I’ve always wondered something about the construction of manufactured homes (or mobile, whatever), or at least all the ones I’ve lived in and been around. Some are freaking fancy and maybe have a few dozen upgrades compared to mine, but at least if I need something worked on, it’s easier to replace.
At least in this house my water heater is inside the house instead of some sealed up partition accessible only from the outside, like my last one. My walls are made of those wallboard panels, and where my water heater is, there’s a piece of wallboard with that bend and shape plastic slip-on framing around the edges to stop friction from wearing away the edges and making them powdery and ragged. It was screwed into the wall to cover the water heater compartment, and I had to get the screwdriver and unscrew the panel from the wall just a few months after moving in. The water heater had malfunctioned big time and I had to keep it open for the maintenance guy and spend a week drying it out with the help of fans as a precaution.
When there was an inspection, I had to unscrew the panel again and check the connections and make sure it was all kosher. The problem is, those screws don’t line up well anymore because the weight of the panel and the repeated re-attaching created bigger holes that got smoothed out. I could’ve just basically hung the panel on with those screws, but it would’ve made it worse and possibly broke the panel, leaving that ugly hole exposed for good.
When I was getting frustrated with it, I started to wonder why an air conditioner system had that vented, thin aluminum or steel (I suck at deciphering metals in construction) doors with catches on the inside, but the water heaters don’t. I hoped to find one of those doors to just make flush to the wall and latch it in place to keep it from swinging open, but no such luck. They don’t sell those doors like that at big box home improvement stores.
It hit me a few days ago: why not turn the panel into a door?
I waited until pest control came and found openings to exploit and laid down bait stations (including behind the water heater, which had plenty of exposed holes around the floor pipes). Then I went to Lowes and got some better hinges than the ones I had already (don’t remember where they came from, but these I could swear by.
But first was those flimsy edges on the panel. I got a razor and cleaned up where the board or paper had buckled and was warping the edge. It wasn’t going to be perfect, but I wanted the plastic edging to not flex and bend and move around when I tried to mess with the panel (that was the biggest issue of annoyance–it moved too easily and I nearly broke that heavy-ass panel twice). So I got my handy Gorilla Glue and got the edges bound together. I had some gardening to do and some tools to let my neighbors borrow, so I waited a few hours for the glue to set up and not be tacky anymore.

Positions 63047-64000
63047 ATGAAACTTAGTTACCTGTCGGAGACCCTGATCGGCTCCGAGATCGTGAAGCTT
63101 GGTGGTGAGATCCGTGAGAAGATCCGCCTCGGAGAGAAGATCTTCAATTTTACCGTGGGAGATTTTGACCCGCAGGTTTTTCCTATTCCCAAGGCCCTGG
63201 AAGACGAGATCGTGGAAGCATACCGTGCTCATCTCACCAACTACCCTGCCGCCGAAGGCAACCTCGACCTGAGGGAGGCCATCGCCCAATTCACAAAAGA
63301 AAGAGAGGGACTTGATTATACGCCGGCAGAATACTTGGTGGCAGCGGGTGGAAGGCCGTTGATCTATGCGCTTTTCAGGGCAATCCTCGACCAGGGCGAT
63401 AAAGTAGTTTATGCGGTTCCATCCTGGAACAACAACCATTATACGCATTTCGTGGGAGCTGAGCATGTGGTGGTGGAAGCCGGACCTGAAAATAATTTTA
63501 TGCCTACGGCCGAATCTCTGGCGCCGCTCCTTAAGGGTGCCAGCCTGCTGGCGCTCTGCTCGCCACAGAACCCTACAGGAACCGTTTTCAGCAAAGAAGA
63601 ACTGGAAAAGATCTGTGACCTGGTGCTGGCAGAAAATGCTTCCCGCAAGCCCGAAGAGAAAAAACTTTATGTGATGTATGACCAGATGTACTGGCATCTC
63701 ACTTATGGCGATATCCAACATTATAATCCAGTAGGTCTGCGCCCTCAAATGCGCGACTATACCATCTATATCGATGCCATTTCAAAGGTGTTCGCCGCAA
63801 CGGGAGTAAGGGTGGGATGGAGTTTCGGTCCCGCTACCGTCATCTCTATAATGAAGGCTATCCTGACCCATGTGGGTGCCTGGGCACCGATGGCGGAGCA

After that, I got my awl and made holes through the bracket holes that the screws would go into. The panel is thinner than the original screws were (and I didn’t want to accidentally snag myself on exposed sharp pointy screw ends with my elbow or hand or something down the road), so I switched to the shorter white ones that came with my other hinge set. They were just the right length. Then I screwed the hinges and panel to the wall, using a book to hold it up off the floor so I wouldn’t have it scraping the floor when I had to open it (I still have to clean up the excess foam from covering up a mouse hole a few weeks ago, too). Besides, nobody’s gonna be looking to see two different colored screws, so who cares? it’s why I attached it at the back of the panel in the first place.
Yeah, you can see where I tried to use different hinges, but the design didn’t allow the panel to be flush with the wall, so I changed ’em out.
But to keep it closed? I got a hook-and-eye and screwed them into the wall and panel door respectively. I probably could have nudged the hook base a little further to the right so I didn’t have to have it work in such a weird way, but it works. I almost put a handle on it, but I figured that would be an extra nuisance I didn’t need… especially since when I don’t have the hook in the hole, the panel wants to swing open anyway. The hook makes it so I don’t absolutely HAVE to have something in front of the panel to keep it closed, but I’ve got my drying rack, laundry basket, and dog food containers in that corner as it is. They take less than 10 seconds to move, so it’s not a big deal to have ’em there in case of an emergency.
I’m just glad that little project makes the room feel just a bit cleaner. I don’t have to worry about panels falling over or powdery pieces falling off during handling. It was just a necessary thing to take care of without costing an arm and a leg. I figure the hinges and hook-eyes all cost less than $10 together. Much cheaper than getting a steel or aluminum door with ventilation that you can’t just pick up from a hardware store. I don’t even want to think what a nightmare it would be to try and get around THAT kind of installation, only to put tons of holes in the wall and declaring defeat.
I’m worn out after a full day of work and movement, so this last project of the evening was definitely the cherry on top. I’m just glad it worked out.
Of course, if I hear a thud, I know it’ll be back to the idea board in the morning. And then I probably WOULD have to resort to some kind of short door in front of the spot. But so far, it’s sturdy as can be, and I hope it stays that way.